With so many articles about Higher Ed IT across the web, it can be easy to miss something important. Here we have collected articles from some of the best Higher Ed IT blogs for you in one aggregate feed. We are constantly updating this list from some of our favorite sources.
Inspiring, informative, useful, or just plain fun tweets posted on Twitter over this past week … collected here to share with our blog readers. This week in the wrap, we start off with an announcement of two online events taking place on the first and last Saturdays in March. I will be hosting two flipped learning events on the interactive Shindig Platform on behalf of the Flipped Learning Network,
As some people head off to the weekend, here are some stories that point to possible futures for education and technology. I’d like to draw your attention to rising income inequality, internet of things problems, and the transformation of a media villain into a hero. ITEM: The wealthiest Americans, the ones soaring away from the rest of us, have also reached down quite energetically to share some of their wealth.
The following is a re-post from a 2016 EDUCAUSE Review article of ours with minor updates. Let's be honest: as an academic term of art, personalized learning is horrible. It has almost no descriptive value. What does it mean to "personalize" learning? Isn't learning, which is done by individual learners, inherently personal? What would it mean to personalize learning? And who would want unpersonalized learning? Because the term carries so little
What Does It Mean to be a Wi-Fi Monster? Wi-Fi networks are sensitive. Certain items can interfere with the signal and cause poor connectivity all over campus. To ensure strong Wi-Fi, we must all be on the lookout for Wi-Fi Monsters. Wi-Fi Monsters are people and things that use prohibited or interfering devices on campus that cause poor Wi-Fi connectivity. Here’s a quick cheat sheet to spot and stop a
The reliably contentious topic of academic workload popped up again thanks to a Twitter debate that began last week and resurfaced many old studies and debates regarding the labor of faculty. Last summer, Natalie Houston recommended a tool for estimating course workload hours for students based on readings and assignments. As far as I know, no similar tool exists to understand the position of faculty balancing some combination of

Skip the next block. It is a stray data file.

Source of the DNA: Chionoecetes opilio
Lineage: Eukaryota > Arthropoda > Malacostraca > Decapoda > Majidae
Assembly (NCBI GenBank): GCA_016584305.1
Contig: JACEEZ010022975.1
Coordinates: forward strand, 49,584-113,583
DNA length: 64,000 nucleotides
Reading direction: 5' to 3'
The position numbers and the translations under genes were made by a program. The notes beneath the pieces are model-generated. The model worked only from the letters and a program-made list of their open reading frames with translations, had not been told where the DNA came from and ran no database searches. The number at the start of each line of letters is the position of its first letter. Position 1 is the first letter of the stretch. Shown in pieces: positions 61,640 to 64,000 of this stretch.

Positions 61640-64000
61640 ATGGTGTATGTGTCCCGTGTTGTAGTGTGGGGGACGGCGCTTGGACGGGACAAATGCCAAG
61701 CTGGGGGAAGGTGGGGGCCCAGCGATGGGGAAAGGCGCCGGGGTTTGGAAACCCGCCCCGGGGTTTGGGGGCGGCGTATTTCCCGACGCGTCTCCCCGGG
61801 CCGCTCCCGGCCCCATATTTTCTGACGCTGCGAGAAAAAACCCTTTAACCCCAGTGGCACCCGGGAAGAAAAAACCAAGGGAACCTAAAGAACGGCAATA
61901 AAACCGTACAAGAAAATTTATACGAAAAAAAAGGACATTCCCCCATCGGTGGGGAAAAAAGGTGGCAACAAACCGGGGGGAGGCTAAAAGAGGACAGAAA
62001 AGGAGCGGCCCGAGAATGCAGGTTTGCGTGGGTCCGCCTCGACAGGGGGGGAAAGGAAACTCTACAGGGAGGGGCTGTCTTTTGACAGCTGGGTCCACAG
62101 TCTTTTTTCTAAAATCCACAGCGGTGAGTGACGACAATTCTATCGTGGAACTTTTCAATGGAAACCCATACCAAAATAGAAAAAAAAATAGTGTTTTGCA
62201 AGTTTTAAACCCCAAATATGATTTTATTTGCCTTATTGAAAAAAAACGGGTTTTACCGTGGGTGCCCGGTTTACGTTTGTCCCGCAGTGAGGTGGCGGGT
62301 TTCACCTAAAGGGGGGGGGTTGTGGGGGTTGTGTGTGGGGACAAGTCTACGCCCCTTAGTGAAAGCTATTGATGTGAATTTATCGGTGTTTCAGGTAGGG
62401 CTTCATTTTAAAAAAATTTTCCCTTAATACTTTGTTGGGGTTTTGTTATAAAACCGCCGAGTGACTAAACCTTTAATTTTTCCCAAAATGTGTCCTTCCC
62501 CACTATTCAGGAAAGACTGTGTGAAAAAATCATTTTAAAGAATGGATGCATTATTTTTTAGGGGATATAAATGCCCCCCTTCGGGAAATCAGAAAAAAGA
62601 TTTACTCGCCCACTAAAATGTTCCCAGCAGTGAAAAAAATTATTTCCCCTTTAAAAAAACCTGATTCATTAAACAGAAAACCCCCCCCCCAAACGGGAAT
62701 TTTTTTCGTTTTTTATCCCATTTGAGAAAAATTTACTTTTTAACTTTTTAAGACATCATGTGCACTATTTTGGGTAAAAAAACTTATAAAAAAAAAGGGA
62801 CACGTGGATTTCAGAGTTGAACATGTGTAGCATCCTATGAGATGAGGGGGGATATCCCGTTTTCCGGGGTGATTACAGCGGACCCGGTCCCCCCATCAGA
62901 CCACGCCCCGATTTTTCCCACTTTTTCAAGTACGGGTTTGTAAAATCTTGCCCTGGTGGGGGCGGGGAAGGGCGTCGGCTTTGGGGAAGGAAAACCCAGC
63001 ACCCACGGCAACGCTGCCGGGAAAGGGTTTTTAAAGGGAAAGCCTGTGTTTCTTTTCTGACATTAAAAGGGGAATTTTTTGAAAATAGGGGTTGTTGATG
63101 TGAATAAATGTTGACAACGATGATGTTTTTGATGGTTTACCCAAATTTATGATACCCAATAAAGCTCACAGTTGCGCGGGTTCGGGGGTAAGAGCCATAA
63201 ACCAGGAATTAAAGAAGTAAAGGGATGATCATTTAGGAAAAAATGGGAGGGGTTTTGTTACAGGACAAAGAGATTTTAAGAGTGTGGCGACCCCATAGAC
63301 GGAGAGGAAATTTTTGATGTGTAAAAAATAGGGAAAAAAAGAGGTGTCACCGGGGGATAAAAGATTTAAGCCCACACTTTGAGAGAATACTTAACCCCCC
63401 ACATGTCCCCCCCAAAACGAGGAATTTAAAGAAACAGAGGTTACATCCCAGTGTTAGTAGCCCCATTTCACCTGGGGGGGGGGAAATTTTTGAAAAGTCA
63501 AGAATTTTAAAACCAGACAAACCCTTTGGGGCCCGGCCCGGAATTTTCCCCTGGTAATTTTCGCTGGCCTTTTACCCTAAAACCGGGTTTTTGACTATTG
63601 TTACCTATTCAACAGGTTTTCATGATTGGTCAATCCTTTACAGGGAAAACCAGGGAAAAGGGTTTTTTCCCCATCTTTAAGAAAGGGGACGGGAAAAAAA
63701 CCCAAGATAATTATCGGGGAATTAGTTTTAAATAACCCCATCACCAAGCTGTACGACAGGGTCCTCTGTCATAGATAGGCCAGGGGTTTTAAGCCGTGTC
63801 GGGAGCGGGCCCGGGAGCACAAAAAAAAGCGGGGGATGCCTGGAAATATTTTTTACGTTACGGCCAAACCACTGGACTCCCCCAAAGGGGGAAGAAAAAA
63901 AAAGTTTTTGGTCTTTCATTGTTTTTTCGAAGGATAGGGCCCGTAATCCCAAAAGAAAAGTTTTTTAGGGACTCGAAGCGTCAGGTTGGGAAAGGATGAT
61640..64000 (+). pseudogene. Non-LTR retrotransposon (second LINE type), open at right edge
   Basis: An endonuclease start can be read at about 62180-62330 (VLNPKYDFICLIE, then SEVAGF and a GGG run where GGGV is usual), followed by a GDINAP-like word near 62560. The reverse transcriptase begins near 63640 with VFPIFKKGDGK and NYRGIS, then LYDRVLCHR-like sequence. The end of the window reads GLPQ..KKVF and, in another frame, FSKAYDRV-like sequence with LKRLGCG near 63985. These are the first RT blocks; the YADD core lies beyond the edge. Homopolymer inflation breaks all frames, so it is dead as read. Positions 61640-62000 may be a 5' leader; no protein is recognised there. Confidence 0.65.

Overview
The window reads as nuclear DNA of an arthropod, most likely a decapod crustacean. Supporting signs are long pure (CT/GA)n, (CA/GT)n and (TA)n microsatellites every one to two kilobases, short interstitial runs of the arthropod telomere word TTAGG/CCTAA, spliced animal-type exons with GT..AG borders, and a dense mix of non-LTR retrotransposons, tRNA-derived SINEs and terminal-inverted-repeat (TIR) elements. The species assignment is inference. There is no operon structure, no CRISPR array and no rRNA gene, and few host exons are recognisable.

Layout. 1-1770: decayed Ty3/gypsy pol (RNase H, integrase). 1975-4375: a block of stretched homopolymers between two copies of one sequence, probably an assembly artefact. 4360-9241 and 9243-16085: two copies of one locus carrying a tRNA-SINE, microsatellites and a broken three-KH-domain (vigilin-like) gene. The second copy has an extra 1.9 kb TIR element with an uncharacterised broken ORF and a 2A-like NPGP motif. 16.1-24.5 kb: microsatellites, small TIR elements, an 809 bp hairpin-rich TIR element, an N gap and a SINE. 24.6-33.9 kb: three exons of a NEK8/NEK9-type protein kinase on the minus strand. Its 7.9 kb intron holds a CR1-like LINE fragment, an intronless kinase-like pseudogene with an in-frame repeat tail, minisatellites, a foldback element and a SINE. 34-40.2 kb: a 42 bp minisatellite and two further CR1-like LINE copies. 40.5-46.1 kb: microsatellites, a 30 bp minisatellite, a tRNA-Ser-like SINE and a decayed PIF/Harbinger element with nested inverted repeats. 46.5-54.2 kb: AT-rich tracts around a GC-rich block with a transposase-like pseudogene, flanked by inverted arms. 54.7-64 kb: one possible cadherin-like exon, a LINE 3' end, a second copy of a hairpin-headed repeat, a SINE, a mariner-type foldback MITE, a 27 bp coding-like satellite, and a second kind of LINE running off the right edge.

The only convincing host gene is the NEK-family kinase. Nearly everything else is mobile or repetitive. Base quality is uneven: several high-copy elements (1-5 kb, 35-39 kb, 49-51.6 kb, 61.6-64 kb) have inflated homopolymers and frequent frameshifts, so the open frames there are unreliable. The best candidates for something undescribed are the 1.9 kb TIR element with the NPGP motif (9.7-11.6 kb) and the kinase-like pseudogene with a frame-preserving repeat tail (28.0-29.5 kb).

A recommendation that I’ll be interested if you take up.
Learning is fun during the College & University Public Relations and Associated Professional’s (CUPRAP) three-day professional development conference. Attendees gain strategic insight and find out what’s trending in higher education communications. Learn how to strengthen your already pivotal role and boost awareness of your institution. Tune as we preview the annual CUPRAP Conference, held this March in Pennsylvania.
Learning is fun during the College & University Public Relations and Associated Professional’s (CUPRAP) three-day professional development conference. Attendees gain strategic insight and find out whats trending in higher education communicatio...
This is a quick programming note to mention that I’ll be at SXSW EDU next month, appearing, as I’ve done the last several years, on the Chronicle’s Shark Tank: EDU Edition panel. It’s part of a full morning of programming that the Chronicle puts together. If SXSW EDU is a conference you attend, do get in touch (@jbj or my firstname.middleinitial.lastname at gmail) ! I’d love to chat. A
Here’s an update on the New Media Consortium bankruptcy story (and here are my previous posts, if you’d like to catch up). Several important things have happened over the past week. Yesterday EDUCAUSE successfully acquired the NMC’s intellectual property. The organization’s president, John O’Brien, posted about this last night after the court action: “I’m pleased to share with you that today the court accepted our offer, agreeing that it was in the